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Massachusetts Second Offense DUI Penalties
If you've been charged with a second offense count of drunk driving in Massachusetts, the stakes are quite a bit higher than for a first offense. Most people I talk to are very nervous about the consequences, and many are concerned about the risk of spending time in jail.
If you are found guilty, it's very unlikely that you will be sentenced to jail time, although it is not impossible. Most likely, your penalty will be the minimum alternative disposition, below. It's still quite harsh, and you'll end up not driving for 3 years, and you'll be spending 2 weeks in an alcohol treatment center.
Should I Take the Case to Trial? Can I Win?
For most people you should absolutely fight the case rather than plead guilty to a 2nd offense OUI charge. When we speak, I'll talk to you about your specific situation, go over the facts of your case, review the police report, and give you my assessment of your chances to beat the OUI charges at trial. Generally, I win more than 2/3's of the cases I fight, but every case is different.
The reasons to fight it are as follows:
When does it make Sense to Consider Pleading Guilty on a 2nd offense DUI?
If your previous DUI conviction is over 10 years old, then you may be eligible for what is called a Second Chance 24D Disposition. I will enter a motion before a judge to request that your case be treated as a first offense DUI, with a 1st offense penalty. Most judges will agree to this, although some will not. And even if it is agreed upon, the registry will still treat you as a second offender, and require you to get an interlock device on your car. But for many people, doing this makes sense. At least they can drive again fairly quickly.
Other times it may make sense to consider a plea are:
Second Offense OUI Law & Penalty
Second Offense DUI - Frequently Asked Questions
Should I fight the case or work out a deal?
Most people charged with a second offense have very little to lose when fighting the case and a lot to gain. If you refuse the breath test then you are going to lose your license for three years and if you are found guilty for a second offense there is an additional two year loss of license and you will only be eligible for a hardship license a year into the two years. That means you wonít be eligible for a hardship license for four years into the five years. I have a number of cases that I have fought and won and the judge then reinstated my clientís license after a not guilty verdict so a day after the trial my clients were back out on the road.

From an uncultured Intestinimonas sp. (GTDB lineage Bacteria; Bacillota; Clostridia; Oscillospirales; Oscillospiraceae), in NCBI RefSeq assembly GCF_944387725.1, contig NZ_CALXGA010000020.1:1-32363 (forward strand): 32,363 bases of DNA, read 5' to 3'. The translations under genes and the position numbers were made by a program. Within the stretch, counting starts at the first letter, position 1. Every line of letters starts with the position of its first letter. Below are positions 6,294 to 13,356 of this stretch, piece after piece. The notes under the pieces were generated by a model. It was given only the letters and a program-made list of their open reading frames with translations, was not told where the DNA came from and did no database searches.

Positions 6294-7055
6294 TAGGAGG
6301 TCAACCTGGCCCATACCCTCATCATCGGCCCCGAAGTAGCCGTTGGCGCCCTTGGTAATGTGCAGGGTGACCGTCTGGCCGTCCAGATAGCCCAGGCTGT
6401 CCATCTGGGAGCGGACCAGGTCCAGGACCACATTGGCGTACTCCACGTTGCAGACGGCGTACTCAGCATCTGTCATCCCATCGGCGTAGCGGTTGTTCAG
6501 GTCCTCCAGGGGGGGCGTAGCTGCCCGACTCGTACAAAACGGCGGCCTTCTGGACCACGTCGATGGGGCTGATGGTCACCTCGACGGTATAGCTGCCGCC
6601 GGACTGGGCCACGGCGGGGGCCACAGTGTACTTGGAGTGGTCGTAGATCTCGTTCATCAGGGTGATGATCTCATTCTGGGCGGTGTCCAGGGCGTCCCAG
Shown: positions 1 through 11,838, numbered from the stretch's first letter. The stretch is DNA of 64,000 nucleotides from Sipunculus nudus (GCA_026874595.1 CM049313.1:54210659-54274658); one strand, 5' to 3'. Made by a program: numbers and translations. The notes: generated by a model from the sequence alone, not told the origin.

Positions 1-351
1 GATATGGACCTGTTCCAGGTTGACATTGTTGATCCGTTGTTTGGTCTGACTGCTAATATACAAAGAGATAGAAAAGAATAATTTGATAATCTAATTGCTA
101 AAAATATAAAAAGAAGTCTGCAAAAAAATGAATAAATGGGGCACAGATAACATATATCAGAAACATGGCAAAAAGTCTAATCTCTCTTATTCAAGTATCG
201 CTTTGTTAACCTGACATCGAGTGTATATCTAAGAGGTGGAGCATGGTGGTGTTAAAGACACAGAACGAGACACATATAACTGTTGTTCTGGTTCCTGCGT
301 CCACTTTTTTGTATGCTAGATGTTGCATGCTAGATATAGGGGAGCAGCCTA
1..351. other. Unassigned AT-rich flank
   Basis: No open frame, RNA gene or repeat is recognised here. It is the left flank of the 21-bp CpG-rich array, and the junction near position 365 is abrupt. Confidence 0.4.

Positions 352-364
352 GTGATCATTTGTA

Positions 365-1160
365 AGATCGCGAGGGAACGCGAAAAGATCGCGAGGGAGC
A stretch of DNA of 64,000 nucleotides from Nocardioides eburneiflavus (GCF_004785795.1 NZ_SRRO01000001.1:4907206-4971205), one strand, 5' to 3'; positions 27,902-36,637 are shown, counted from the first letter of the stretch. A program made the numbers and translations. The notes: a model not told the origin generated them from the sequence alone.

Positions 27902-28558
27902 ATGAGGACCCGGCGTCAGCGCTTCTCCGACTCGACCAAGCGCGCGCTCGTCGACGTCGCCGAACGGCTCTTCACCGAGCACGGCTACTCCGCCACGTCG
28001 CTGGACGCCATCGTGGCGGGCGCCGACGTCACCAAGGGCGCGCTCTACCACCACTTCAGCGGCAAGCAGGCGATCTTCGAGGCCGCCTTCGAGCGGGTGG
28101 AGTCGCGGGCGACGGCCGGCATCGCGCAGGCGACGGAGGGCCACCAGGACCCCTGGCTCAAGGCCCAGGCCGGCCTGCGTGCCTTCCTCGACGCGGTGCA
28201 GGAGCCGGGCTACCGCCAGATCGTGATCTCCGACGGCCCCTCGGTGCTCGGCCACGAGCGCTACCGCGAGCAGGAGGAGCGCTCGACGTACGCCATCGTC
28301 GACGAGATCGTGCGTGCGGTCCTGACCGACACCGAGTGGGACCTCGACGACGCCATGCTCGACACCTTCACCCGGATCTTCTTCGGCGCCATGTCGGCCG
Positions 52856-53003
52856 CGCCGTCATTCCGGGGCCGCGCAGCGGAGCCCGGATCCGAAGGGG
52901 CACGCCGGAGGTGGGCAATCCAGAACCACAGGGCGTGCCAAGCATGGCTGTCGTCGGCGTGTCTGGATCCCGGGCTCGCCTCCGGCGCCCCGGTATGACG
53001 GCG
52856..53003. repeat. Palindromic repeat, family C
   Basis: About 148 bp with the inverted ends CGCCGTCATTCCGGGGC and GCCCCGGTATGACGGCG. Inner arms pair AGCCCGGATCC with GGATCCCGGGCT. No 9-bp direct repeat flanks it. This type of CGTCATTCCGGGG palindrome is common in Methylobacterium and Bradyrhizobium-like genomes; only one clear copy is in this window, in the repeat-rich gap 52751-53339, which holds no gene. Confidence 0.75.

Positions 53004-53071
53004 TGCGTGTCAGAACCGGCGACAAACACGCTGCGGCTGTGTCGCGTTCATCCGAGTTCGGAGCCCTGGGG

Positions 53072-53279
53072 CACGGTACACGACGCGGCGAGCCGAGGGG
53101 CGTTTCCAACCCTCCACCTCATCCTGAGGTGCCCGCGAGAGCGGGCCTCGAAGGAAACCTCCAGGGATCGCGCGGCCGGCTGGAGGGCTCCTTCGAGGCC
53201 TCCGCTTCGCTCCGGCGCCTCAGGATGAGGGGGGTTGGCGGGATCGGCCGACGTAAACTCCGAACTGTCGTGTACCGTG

For clients that have failed the breath test there is a thirty day loss of license but then the clients can get their license reinstated after that thirty days. If we win the case then we avoid the two-year loss of license as well as a minimum two-week inpatient alcohol education program, the guilty finding on your record and having to install the ignition interlock device.
If you have been charged with a second offense and your prior offense is more then ten years old then for some clients it does make sense to work out a deal if we can get the alternative disposition where the court will place you in a first offender alcohol education program and you can get back on the road within a few weeks.
What happens if I fight the case?
We will take the case to trial in front of either a judge or a jury and it will take us some number of months. There may be 2 or 3 court dates before a trial, which will probably be 6 months out. For a jury trial, it could take a total of 6 months to a year for the case to be resolved.
In some circumstances, it is possible to skip preliminary motions and schedule a bench trial immediately. This usually limits our defense options, so it does have disadvantages, but it may give you a chance to resolve the case in 2 months or less.
What is an ignition interlock device?
An ignition interlock device is an in-car alcohol breath screening device that prevents a vehicle from starting if it detects a blood alcohol concentration (BAC) over a pre-set limit. The device is located inside the vehicle, near the driverís seat, and is connected to the engine's ignition system.
If I fight the case can I get a hardship license while I'm waiting for my case to go to trial?
No, The Registry does not allow someone to get a hardship license while your case remains unresolved.
Am I going to jail?
It is rare to get jail time for a second offense OUI, but it is not impossible.
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